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Post traumatic Stress Disorder PTSD Overview


									Posttraumatic syndrome

   Surakrant Yutthakasemsunt , M.D
     Khonkaen Regional Hospital
         Khonkaen ,Thailand
             23 June 2006
• Wastebasket term
• No unique clinical diagnostic criteria
• Controversy in etiological details
• Inconsistency clinical presentation
• Limit of study methodological problems
          Related Terms
•   Posttraumatic syndrome:PTS
•   Posttraumatic stress disorder:PTSD
•   Posttraumatic stress syndrome
•   Posttraumatic neck syndrome
•   Post-Concussive Syndrome:PCS
  Posttraumatic stress disorder
• Shell shock
• Battle fatigue
• Accident neurosis
• Post rape syndrome
Neurobiological Changes after TBI
– cortical contusions (mostly in severe TBI)
   • results in a loss of function served by that area

– white matter lesions
   • results in interruption of information processing between cortical

– diffuse axonal injury
   • results in slowed and inefficient information processing
   • disproportionately affects glutamatergic and cholinergic projections
       – results in problems with attention, memory, and various aspects of
         frontally-mediated cognition (ie, working memory, executive function)
   • may affect serotonergic systems
   • dysfunction in these systems may secondarily affect the efficiency of
     function in dopaminergic or noradrenergic systems
             Clinical Features

• Somatic-organic or physical problems
• Psychosocial or neuropsychiatry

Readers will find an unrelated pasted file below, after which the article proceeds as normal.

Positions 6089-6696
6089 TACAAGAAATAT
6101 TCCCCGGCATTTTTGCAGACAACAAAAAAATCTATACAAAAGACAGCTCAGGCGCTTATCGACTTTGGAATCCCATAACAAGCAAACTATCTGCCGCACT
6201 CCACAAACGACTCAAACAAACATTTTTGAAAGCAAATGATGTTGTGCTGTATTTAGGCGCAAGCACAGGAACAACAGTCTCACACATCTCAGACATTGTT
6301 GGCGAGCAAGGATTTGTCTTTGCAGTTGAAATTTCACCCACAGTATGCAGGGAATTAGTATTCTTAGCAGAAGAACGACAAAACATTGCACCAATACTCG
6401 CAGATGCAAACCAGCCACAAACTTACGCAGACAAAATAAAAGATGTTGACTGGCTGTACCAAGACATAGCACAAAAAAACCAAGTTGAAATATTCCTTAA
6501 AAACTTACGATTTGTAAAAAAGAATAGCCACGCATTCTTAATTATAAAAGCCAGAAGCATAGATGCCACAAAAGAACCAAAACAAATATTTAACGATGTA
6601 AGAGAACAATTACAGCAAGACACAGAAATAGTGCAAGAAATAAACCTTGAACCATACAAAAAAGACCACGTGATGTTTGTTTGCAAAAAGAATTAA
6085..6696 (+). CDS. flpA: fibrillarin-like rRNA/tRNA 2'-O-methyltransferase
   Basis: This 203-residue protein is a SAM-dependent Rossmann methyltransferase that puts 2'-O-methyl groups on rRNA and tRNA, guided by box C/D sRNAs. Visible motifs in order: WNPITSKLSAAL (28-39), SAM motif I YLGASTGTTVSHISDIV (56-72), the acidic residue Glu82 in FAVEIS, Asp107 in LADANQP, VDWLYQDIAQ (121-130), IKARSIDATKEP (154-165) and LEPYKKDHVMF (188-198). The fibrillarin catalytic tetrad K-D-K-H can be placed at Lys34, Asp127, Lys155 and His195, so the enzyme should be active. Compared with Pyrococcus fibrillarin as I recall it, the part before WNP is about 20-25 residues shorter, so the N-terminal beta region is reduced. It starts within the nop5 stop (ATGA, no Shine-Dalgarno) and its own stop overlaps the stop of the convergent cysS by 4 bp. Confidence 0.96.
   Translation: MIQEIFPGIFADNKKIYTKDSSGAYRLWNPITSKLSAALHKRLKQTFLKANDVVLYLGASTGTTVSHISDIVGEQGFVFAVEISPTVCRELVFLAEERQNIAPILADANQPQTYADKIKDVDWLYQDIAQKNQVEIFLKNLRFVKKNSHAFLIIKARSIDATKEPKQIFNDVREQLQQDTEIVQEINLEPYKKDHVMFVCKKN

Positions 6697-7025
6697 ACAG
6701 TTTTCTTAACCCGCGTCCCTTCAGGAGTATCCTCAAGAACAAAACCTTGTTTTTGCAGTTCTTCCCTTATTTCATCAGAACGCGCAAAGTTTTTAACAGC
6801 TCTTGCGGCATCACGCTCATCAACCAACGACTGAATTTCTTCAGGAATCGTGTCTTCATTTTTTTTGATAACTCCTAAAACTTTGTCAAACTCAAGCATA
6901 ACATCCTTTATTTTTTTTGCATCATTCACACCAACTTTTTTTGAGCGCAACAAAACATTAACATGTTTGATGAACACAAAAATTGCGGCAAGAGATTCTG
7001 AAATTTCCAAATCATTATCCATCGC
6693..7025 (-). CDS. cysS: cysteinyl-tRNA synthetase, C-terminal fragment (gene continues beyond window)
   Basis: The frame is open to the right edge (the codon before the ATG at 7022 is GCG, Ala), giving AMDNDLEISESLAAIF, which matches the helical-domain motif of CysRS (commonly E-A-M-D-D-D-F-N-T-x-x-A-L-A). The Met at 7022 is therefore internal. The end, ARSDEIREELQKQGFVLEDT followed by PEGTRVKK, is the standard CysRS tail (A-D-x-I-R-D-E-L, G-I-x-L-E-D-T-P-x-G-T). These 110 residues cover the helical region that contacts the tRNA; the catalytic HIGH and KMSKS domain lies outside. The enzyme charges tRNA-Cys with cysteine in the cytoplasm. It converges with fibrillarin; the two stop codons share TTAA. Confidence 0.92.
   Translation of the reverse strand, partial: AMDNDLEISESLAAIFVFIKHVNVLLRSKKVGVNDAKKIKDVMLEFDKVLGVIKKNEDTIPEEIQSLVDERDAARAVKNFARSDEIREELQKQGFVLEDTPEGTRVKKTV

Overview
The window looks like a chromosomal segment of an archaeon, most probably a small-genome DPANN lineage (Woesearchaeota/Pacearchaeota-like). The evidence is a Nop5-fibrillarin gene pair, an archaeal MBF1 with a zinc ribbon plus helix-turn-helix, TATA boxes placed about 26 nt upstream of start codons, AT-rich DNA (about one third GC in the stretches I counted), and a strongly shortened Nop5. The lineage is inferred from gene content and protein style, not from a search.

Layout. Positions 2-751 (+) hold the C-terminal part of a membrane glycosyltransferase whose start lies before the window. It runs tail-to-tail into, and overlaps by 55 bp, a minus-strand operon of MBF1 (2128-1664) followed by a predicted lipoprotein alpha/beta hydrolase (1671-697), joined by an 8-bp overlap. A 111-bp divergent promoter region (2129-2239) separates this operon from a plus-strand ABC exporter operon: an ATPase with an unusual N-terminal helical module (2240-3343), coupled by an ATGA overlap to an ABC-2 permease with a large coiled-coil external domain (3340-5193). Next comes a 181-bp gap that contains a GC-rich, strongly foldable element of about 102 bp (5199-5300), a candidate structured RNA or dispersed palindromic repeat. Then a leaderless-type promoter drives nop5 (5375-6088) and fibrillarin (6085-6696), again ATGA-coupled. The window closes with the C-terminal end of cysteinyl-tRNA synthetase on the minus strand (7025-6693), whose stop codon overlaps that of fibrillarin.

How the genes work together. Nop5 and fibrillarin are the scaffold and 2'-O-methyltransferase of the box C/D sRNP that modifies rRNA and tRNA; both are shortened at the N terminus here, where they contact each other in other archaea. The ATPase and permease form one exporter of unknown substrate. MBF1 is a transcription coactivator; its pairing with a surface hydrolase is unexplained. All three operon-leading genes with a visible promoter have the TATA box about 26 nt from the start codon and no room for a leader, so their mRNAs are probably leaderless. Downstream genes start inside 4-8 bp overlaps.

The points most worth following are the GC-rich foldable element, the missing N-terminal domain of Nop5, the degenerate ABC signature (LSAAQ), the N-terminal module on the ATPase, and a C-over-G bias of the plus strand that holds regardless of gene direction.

• Cognitive problems

Mixed and fluctuating symptom features over time
   especially neuropsychiatry problems
Patterns of Post-Concussive Symptoms
Filter Effects of CNS Injury
• What does depression look like in
  someone who is non-verbal?
• What does manic hyperactivity look
  like in someone with quadriplegia?
• How do hallucinations and delusions
  present in someone who cannot
  describe them?
 Vulnerability to Side Effects
• Neuropsychiatric patients show
  increased frequency & severity of side
  effects to most psychotropics

• Can manifest as worsening of
  neurological problems (tremor,
  cognition, slowing, etc.)
      Medications and Drugs
    Associated with Aggression
• Alcohol: intoxication and withdrawal
• Hypnotic and anxiolytics: intoxication and withdrawal
• Analgesics (narcotics): intoxication and withdrawal
• Steroids (prednisone, cortisone, and anabolic steroids)
• Antidepressants: especially during initial phases of Rx
• Amphetamines and cocaine
• Antipsychotics: secondary to akathisia
• Anticholinergic drugs: delirium
• Quinolone antibiotics?
     General Principles
• Drug Impact on Cognition
  • Memory – Benzodiazepines,
    antidepressants (anticholinergic effects)
  • Attention – Benzodiazepines,
  • Speed of Information Processing –
    Benzodiazepines, neuroleptics, others
• Thus the very areas most affected by TBI
 Neurotransmitter Dysfunction after TBI
• Many neurotransmitters are involved in the
  regulation of cognition, emotion, behavior, and
  physical/motor function
• Principal neurotransmitters in regulation of
  frontal and frontotemporal functions include:
  – dopamine
  – norepinephrine
  – serotonin
  – acetylcholine
  – glutamate